Some Issues in Labor Mobility of Workers in the EU Part 2: Social Security Aspects

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The Case

In the previous article we considered the tax aspects that may occur in the implementation of labor mobility of workers in the following case:

Bulgarian citizens are employed for less than 183 days in the year by a company, that is registered in the Netherlands, which sends them on a project to carry out construction and installation activities of furniture in Hungary.

The present article will present the social security issues that may arise.

In such a situation, some of the following questions may arise:

  1. Where should Bulgarian workers be insured?
  2. For what and in what cases can an A1 certificate be used?

Applicable legislation:

  • Regulation (EC) 883/2004 of the European Parliament and of the Council of 29 April 2004 on the coordination of social security systems
  • Regulation (EC) No. 987/2009 of the European Parliament and of the Council of 16 September 2009 laying down the procedure for implementing Regulation (EC) No. 883/2004 on the coordination of social security systems

Guidelines for answering the questions:

First of all, it is important to note that the social security obligation of a person towards a country depends on 2 factors:

  1. his/her employment status (employed person, self-employed person, posted abroad, cross-border worker, etc.) and
  2. his/her country of residence – not by his/her citizenship!

Therefore, the person can NOT independently choose in which country to be insured. This issue is determined by the law of the country in which he works. In the field of social security, European countries do not have a unified policy. Therefore, each Member State applies its own laws to determine its insurance policy. In order to avoid possible problems, the obligations arising from the social security system of the host country should also be checked.

Pursuant to Regulation / EC / № 883/2004 (‘the Regulation’), ‘activity as an employed person’ means any activity or equivalent situation treated as such for the purposes of the social security legislation of the Member State in which such activity or equivalent situation exists. Next, ‘insured person’, means any person satisfying the conditions required under the legislation of the Member State competent under Title II of the Regulation to have the right to benefits.

According to the Bulgarian social security system, employees with an employment contract are insured for all insured social risks (temporary incapacity for work – sickness; invalidity; maternity; unemployment; old age; death). For their part, the assignees under concluded civil contracts are insured only for invalidity, old age and death. This means that, depending on which type of contract is concluded, the volume of workers’ compensation/benefits rights is determined, taking into account the specifics of the insurance system of the country in which they work.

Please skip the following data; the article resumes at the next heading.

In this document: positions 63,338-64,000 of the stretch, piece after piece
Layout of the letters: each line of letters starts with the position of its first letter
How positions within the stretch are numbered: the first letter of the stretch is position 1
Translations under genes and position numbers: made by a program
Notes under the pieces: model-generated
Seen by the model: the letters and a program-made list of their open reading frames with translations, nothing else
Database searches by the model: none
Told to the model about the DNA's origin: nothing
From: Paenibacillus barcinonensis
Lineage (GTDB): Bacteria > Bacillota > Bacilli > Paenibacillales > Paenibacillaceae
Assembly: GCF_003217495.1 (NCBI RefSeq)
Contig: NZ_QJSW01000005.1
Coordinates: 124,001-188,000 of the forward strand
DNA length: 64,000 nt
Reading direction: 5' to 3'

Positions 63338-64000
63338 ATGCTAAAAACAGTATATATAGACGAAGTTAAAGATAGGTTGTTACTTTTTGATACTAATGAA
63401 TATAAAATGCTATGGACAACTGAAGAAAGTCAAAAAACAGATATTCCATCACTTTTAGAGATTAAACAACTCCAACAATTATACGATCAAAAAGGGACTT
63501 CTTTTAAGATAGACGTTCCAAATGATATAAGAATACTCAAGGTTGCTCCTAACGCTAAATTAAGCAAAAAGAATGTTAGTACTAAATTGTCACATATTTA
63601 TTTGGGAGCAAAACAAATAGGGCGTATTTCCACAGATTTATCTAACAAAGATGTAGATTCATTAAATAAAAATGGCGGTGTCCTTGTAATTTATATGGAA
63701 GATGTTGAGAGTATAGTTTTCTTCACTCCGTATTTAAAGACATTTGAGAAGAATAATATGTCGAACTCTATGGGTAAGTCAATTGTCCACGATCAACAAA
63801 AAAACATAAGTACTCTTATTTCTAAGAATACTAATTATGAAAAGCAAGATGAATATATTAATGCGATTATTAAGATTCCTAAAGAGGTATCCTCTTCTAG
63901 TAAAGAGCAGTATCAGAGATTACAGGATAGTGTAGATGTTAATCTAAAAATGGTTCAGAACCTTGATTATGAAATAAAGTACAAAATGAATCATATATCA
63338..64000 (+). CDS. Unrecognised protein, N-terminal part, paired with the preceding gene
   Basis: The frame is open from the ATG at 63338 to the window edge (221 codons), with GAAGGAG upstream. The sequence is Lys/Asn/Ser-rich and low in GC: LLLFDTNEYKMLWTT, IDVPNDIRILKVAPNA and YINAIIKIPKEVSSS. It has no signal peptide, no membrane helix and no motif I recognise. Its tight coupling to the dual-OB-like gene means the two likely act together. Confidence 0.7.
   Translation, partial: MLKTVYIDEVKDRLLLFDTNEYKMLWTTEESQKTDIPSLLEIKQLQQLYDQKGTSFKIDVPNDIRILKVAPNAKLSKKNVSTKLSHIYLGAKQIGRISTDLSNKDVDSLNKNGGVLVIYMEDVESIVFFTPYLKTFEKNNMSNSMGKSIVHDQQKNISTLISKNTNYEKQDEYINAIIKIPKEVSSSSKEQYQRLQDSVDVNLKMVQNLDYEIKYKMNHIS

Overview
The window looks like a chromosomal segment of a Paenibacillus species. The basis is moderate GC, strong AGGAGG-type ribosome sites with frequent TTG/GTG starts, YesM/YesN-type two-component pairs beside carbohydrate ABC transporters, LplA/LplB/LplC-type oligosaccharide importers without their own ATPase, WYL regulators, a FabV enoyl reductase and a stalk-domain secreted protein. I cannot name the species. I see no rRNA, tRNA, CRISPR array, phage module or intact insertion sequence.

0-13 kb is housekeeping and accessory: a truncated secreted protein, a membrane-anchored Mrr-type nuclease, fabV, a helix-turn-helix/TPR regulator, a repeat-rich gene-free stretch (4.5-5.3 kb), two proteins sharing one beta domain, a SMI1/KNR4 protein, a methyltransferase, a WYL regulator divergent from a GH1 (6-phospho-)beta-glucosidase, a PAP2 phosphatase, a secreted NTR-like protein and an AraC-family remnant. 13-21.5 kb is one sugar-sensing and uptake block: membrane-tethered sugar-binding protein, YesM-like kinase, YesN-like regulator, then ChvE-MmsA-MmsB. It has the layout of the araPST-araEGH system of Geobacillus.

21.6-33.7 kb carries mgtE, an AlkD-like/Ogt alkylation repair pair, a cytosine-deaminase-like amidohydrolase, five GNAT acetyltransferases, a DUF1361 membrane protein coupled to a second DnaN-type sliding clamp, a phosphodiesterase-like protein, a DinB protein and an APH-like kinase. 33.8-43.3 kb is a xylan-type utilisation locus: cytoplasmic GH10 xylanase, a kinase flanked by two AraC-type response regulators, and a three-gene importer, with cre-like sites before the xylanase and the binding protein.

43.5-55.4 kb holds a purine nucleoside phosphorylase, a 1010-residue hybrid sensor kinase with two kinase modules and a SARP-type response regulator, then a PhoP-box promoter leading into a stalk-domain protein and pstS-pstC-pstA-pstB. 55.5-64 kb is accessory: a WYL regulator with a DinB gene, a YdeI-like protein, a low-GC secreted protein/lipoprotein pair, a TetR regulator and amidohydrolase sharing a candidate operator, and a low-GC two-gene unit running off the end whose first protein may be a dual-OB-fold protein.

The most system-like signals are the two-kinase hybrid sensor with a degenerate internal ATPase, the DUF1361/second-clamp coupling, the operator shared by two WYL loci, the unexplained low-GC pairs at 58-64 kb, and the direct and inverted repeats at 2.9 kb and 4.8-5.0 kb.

The A1 Certificate is issued by the competent authority of the sending State concerned on posting abroad of staff employed by a company resident in that State, i.e. such certificate could be issued by the Bulgarian National Revenue Agency (NRA) only if the employees are in an employment relationship with a Bulgarian employer and they have an employment contract. If the workers perform work under a civil service contract, then they are not treated as employees, and there is no employer. In such case their qualities are of an assignee and assignor. Accordingly, in the presence of such contract, there is no possibility for posting abroad and respectively an A1 certificate to be issued.

The explanatory practice of the NRA clarifies that the A1 certificate does not constitute a work permit in the EU and the refusal of its issuance does not mean that the employer cannot send the employee to work for him in the territory of another Member State, but only that the same cannot remain subject to Bulgarian legislation.

In practice, this means that a person pursuing an activity as an employed or self-employed person in a Member State is subject to the legislation of that Member State and its social security rules. In this case, there are consequences for employers. According to Regulation / EC / № 987/2009, an employer whose registered office or place of business is located outside the competent Member State shall fulfill all the obligations arising from the legislation applicable to that employee, in particular the obligation to pay social security benefits (the social security contributions provided for in that legislation), as if the registered office or place of business were located in the competent Member State. There is an option for negotiation between the employer and the employee, according to which the latter to fulfill the obligations of the employer to pay installments on its own behalf. In the event of such an agreement, the employer shall undertake to notify that agreement to the competent institution of that Member State.

In this case, the workers should be defined from the Bulgarian perspective as ‘employed’ abroad, but according to the Netherlands and Hungary, they will be ‘posted abroad’ from the first to the second country.

According the Regulation persons to whom it applies should be subject to the legislation of only one Member State. In the specific case, the provision of Art. 11 (3) of the Regulation is applicable, which provides that a person pursuing an activity as an employed or self-employed person in a Member State is to be subject to the legislation of that Member State.

With regard

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